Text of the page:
Oregon: Senate Panel Weighs Hemp Bill (SB 676)

Drug Enforcement Agency still bans crop, but 14 states have approved it.

By Mitch Lies, Capital Press

There is a truth that must be heard! SALEM - Oregon growers looking for an alternative crop may have a new option if two state senators have their way.

Sens. Dave Nelson, R-Pendleton, and Floyd Prozanski, D-Eugene, are proposing a bill that permits production and possession of industrial hemp.

David Monson, a North Dakota farmer and state legislator who helped pass a law allowing hemp production in his home state, told a legislative committee in Salem Thursday, March 26, that hemp is an attractive rotation crop for his farm.

In a phone conference with the Senate Environment and Natural Resources Committee, Monson said he can gross between $700 and $900 an acre on industrial hemp - more than any other crop he produces.

He urged the Oregon Legislature to follow North Dakota's lead and allow the production. Doing so, he said, could pressure the U.S. Drug Enforcement Agency to drop its ban on industrial hemp - a ban that to date has kept him from growing the crop, despite the fact he has a state permit.

Senate Bill 676 calls for the state to issue permits and regulate production of hemp. Among amendments lawmakers are crafting, the state is expected to require a hemp plant's THC - tetrahydrocannabinol - content be less than 0.3 percent and enact other safeguards to ensure farmers aren't growing the crop for its narcotic properties. THC is the component of marijuana that has such properties. Hemp is related to marijuana.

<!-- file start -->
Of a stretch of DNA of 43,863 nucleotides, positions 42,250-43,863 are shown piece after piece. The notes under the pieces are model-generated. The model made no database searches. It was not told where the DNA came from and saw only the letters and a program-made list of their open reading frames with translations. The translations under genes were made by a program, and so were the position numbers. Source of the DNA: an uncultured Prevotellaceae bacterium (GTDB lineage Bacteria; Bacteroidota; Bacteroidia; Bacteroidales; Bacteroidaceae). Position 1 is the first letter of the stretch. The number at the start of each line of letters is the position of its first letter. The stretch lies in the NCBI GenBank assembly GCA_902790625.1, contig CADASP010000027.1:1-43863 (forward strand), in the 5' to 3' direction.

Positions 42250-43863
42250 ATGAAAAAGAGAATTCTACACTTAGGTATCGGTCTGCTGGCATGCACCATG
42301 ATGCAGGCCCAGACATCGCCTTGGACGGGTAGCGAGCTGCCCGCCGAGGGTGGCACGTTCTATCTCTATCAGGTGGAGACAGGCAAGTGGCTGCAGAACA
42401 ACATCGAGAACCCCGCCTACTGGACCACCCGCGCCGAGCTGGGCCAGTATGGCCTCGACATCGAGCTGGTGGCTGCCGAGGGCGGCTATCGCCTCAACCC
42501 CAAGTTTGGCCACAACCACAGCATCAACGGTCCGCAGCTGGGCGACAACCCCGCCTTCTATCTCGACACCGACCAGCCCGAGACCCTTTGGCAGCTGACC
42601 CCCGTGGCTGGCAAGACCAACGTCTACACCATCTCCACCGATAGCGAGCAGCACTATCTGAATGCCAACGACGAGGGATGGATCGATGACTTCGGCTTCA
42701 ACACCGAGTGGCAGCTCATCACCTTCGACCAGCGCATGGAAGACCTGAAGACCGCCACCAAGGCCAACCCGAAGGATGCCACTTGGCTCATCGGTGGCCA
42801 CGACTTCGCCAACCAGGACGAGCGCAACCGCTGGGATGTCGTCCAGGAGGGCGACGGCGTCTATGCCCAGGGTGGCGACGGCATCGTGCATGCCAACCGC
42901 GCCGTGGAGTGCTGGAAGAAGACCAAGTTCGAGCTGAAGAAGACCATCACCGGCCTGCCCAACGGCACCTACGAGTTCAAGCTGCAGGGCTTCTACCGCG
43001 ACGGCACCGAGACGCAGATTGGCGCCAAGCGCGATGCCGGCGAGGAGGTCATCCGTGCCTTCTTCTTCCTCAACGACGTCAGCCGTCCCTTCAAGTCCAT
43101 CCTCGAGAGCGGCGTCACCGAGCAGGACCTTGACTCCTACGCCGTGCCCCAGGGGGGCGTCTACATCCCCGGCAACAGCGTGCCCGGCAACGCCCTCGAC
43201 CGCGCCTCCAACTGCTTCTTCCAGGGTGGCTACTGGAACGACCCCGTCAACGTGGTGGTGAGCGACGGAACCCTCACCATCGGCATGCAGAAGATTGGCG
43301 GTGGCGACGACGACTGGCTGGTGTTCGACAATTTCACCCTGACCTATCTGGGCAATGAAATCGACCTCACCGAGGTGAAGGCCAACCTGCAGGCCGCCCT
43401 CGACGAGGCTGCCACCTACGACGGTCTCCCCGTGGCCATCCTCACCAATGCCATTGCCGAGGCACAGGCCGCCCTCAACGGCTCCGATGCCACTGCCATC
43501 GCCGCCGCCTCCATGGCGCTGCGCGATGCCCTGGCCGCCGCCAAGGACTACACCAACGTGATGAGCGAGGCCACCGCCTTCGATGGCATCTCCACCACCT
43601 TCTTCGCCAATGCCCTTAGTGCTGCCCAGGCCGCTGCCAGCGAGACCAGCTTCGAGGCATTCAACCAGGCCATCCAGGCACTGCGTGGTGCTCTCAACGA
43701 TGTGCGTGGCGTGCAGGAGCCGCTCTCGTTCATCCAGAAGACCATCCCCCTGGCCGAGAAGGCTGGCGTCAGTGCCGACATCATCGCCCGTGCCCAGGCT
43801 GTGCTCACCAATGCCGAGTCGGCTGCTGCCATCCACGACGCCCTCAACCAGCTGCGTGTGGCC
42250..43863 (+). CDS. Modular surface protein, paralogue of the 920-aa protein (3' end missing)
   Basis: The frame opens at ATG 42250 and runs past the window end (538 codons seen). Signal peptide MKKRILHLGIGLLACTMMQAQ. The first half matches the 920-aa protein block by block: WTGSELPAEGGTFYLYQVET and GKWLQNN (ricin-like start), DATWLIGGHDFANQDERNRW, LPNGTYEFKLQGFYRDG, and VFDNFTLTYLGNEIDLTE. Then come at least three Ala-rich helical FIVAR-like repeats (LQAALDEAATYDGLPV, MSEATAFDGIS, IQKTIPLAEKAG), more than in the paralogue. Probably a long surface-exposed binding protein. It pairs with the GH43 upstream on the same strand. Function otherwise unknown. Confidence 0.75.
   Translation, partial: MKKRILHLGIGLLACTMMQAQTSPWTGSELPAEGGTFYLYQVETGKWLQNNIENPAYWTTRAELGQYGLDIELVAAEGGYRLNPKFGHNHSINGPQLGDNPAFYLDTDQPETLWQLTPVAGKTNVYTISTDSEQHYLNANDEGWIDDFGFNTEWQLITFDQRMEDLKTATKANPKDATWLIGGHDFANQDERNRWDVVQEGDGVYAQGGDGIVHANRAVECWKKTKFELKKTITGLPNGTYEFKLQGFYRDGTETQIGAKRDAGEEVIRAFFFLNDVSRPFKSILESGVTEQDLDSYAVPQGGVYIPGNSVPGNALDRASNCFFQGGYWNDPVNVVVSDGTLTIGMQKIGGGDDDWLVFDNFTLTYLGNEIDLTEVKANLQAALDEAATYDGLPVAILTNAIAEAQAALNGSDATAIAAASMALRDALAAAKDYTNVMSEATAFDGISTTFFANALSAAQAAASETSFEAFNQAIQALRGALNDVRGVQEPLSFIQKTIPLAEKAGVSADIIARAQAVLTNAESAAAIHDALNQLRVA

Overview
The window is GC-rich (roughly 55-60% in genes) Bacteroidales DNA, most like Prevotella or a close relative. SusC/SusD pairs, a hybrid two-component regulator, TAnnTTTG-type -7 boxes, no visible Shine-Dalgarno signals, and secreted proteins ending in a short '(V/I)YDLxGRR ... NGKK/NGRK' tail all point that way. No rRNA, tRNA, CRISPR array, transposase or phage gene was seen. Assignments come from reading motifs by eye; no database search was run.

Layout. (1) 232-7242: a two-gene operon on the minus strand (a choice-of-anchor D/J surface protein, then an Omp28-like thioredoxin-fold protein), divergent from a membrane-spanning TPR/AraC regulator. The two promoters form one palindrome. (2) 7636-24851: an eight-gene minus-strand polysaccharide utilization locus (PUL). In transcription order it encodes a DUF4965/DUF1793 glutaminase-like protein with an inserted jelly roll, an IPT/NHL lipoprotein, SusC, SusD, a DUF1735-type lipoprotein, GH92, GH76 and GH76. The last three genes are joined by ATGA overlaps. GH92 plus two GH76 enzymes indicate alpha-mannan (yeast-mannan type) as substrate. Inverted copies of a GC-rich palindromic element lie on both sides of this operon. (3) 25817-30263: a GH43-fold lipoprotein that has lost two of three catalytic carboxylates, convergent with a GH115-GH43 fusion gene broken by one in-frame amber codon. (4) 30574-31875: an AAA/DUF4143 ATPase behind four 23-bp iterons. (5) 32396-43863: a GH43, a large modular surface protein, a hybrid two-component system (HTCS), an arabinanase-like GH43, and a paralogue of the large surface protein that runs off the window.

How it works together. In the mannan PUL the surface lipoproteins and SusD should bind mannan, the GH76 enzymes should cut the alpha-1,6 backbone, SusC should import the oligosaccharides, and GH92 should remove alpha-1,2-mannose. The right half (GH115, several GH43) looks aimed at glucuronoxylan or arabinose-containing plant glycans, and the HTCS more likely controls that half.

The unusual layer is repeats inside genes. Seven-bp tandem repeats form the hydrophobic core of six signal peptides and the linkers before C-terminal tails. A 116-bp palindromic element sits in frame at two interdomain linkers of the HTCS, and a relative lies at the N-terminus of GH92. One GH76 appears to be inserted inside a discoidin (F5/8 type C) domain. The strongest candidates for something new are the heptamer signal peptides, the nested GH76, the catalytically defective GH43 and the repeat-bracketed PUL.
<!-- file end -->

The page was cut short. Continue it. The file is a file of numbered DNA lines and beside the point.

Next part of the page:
Monson said growers in Canada, where the crop is legal, typically get about 80 cents a pound for seed and generate additional revenue from selling the stalks for fiber.

Hemp seed can be produced with limited chemical inputs, he said, as the crop tends to outcompete weeds and requires only minimal fertilizer treatments.

According to a 1998 report from Oregon State University, the crop would require irrigation if produced in Oregon. It typically requires around 20 inches of rain in summer months under dryland production.

Rep. Brian Boquist, R-Dallas, said 14 states have passed laws allowing industrial hemp production, and the National Association of State Directors of Agriculture has petitioned the DEA to allow states to permit growers to produce the crop.

The Oregon Department of Agriculture, which took no position on the bill, said in testimony to the committee it would need to initiate a license and inspection fee to recover the cost of administering a hemp production program.

The department also said if hemp production was approved, it would work to protect existing crops from hemp infestation.

"Sanitation would definitely be a consideration when drafting rules," said Jim Kramer, administrator of the department's Commodity Inspection Division.

Staff writer Mitch Lies is based in Salem. E-mail: mlies@capitalpress.com.

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